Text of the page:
Learn to Diagnose Problems in Your Trees, Including New Beech Disease

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Courtesy of Ohio State University

A mystery illness is hitting northeast Ohio’s American beech trees.

Called beech leaf disease, it’s causing striped and curled leaves, weak buds, and sometimes the death of saplings.

It seems to be spreading fast, too.

“And we really don’t know what’s causing it,” said Kathy Smith, forestry program coordinator at The Ohio State University.

The less-bad news: An upcoming event will shed light on the disease, plus many other problems that can bug Ohio’s trees.

Diseases, pests and whether you need to treat them

Ohio State’s Tree Diagnostic Workshop — subtitled “What’s Wrong With My Tree?” — is Aug. 4 in Mansfield. Smith and others from the university’s College of Food, Agricultural, and Environmental Sciences will teach about spotting tree problems — diseases, pests and more — what to do about them, and will give updates on possible new threats in the state.

It’s for gardeners, landscapers, landowners and others.

“What needs immediate attention? And what’s just cosmetic and won’t hurt the health of the tree? Those are some of the questions we’ll answer,” Smith said.

New beech disease in NE Ohio

So far, beech leaf disease has been officially documented only in Ohio’s Lake, Portage, Trumbull, Geauga, Cuyahoga and Ashtabula counties, plus Crawford County, Pennsylvania, according to an Ohio Department of Natural Resources fact sheet.

But reports have also surfaced in other parts of Ohio, northwest Pennsylvania and southwest New York.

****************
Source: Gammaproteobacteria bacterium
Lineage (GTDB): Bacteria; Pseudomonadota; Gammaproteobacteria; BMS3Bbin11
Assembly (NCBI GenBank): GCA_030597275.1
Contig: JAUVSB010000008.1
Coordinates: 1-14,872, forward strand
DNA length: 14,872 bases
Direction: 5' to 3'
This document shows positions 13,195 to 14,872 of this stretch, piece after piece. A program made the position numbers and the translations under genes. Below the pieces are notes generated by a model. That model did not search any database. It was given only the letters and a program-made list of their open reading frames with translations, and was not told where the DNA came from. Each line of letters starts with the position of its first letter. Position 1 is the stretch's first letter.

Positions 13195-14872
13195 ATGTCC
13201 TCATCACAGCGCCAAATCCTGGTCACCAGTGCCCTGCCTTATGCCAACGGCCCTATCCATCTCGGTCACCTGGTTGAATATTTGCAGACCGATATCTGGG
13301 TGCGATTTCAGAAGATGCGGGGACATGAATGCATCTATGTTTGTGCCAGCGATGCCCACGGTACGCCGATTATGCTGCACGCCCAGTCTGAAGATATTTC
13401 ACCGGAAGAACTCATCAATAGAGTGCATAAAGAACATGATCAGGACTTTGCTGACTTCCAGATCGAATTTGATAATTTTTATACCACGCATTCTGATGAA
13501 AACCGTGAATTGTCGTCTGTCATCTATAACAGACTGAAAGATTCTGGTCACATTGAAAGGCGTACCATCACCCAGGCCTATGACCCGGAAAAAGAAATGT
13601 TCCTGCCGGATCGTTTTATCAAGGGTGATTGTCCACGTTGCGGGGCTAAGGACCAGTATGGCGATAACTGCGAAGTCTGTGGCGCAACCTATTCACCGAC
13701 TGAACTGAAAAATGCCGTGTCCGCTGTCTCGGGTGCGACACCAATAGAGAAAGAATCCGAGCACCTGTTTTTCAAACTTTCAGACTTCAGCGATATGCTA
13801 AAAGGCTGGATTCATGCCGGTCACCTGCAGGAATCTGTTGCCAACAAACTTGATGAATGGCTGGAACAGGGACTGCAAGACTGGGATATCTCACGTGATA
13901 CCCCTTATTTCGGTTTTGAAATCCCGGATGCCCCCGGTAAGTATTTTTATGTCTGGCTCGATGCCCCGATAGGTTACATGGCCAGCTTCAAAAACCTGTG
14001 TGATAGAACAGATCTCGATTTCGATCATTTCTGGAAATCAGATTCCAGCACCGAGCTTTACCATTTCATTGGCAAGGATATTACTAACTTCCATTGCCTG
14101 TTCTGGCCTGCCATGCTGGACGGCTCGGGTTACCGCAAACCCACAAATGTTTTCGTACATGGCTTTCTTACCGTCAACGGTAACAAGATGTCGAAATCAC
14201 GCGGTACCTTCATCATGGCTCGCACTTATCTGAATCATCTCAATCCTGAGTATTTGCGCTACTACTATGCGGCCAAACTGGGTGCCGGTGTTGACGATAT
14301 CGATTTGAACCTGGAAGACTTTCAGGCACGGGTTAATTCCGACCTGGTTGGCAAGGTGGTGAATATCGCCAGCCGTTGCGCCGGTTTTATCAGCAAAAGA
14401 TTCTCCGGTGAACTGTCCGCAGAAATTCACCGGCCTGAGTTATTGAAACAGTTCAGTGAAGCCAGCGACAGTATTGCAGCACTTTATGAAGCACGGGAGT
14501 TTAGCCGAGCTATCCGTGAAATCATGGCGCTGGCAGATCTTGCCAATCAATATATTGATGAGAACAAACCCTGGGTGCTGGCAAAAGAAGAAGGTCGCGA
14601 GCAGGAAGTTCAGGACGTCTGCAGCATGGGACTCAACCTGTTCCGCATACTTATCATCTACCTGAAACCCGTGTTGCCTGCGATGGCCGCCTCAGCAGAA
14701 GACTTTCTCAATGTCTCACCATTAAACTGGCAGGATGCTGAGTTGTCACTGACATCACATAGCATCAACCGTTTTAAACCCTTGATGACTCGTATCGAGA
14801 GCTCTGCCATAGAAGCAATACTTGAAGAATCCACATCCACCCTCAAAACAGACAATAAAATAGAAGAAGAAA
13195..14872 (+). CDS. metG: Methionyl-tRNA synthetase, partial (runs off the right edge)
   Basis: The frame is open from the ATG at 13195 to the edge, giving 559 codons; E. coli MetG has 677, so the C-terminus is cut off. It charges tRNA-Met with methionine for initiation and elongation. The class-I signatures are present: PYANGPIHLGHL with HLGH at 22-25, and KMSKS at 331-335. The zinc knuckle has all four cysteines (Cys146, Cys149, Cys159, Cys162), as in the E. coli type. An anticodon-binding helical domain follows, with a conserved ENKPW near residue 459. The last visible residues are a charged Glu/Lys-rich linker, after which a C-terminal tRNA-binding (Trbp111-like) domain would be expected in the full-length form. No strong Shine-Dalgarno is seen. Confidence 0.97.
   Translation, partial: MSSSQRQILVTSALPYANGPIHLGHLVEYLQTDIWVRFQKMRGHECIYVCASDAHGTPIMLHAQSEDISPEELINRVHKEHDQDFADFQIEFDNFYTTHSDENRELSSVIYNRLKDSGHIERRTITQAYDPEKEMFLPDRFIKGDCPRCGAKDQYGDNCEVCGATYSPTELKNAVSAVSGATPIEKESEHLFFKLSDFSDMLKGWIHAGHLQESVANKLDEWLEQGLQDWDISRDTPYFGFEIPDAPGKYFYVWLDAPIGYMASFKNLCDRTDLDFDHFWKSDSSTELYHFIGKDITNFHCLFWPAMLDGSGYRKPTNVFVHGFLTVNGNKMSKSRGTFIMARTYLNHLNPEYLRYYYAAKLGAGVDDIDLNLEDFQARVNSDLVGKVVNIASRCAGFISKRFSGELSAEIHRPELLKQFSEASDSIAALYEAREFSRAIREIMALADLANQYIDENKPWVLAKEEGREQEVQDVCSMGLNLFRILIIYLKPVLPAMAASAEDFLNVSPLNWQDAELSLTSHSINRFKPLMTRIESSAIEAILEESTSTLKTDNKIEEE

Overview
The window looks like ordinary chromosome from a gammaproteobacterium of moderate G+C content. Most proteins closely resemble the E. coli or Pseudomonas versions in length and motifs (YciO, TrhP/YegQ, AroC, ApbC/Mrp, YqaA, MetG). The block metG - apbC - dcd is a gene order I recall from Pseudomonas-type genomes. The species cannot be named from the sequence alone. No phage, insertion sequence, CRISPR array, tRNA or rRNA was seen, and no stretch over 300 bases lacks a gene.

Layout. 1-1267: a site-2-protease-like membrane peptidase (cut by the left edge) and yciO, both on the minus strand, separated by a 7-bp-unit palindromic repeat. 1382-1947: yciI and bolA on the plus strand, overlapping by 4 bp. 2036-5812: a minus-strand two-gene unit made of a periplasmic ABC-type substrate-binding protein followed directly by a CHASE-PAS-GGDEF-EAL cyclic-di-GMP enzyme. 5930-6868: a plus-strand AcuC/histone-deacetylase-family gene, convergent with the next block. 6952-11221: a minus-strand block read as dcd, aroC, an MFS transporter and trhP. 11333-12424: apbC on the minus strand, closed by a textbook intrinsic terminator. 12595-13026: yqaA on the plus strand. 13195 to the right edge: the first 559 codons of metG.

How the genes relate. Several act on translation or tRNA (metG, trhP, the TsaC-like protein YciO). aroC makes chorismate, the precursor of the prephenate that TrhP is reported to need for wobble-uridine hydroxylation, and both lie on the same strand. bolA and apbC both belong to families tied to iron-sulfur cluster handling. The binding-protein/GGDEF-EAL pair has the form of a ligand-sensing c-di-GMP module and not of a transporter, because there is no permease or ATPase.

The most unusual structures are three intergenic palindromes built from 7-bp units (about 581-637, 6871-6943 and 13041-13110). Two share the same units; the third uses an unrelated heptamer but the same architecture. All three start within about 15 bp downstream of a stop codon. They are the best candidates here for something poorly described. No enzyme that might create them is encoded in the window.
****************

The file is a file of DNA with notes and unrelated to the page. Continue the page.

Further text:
“The point of talking about beech leaf disease is to get people looking for it so we can study it further,” Smith said.

American beech is a signature tree in northeastern North America’s hardwood forests. Its telltale bark is smooth and gray. Its dead autumn leaves, which are bronze to tan, paper-thin, with jagged edges, can stay on the tree through winter.

Cicada damage, more

Other workshop topics will include branch-tip damage from cicada outbreaks, powdery mildew on flowering dogwoods, thousand cankers disease in walnuts, the Asian long-horned beetle and the spotted lantern fly, which hasn’t in fact been spotted in Ohio but is present in eastern Pennsylvania.

The workshop is from 9 a.m. to 3 p.m. in 100 Ovalwood Hall, 1760 University Drive, on Ohio State’s mostly wooded regional Mansfield campus.

How to register

Registration is $35 and includes lunch and materials. Details and a link to register online are at go.osu.edu/TreeDiagAugust2017.

Participants are eligible for continuing education credits from the Society of American Foresters, International Society of Arboriculture and Ohio Forest Tax Law program.

Sponsoring the workshop is the Ohio Woodland Stewards Program, which is run by the college — and specifically, its Ohio State University Extension outreach arm. Smith is the program’s coordinator.

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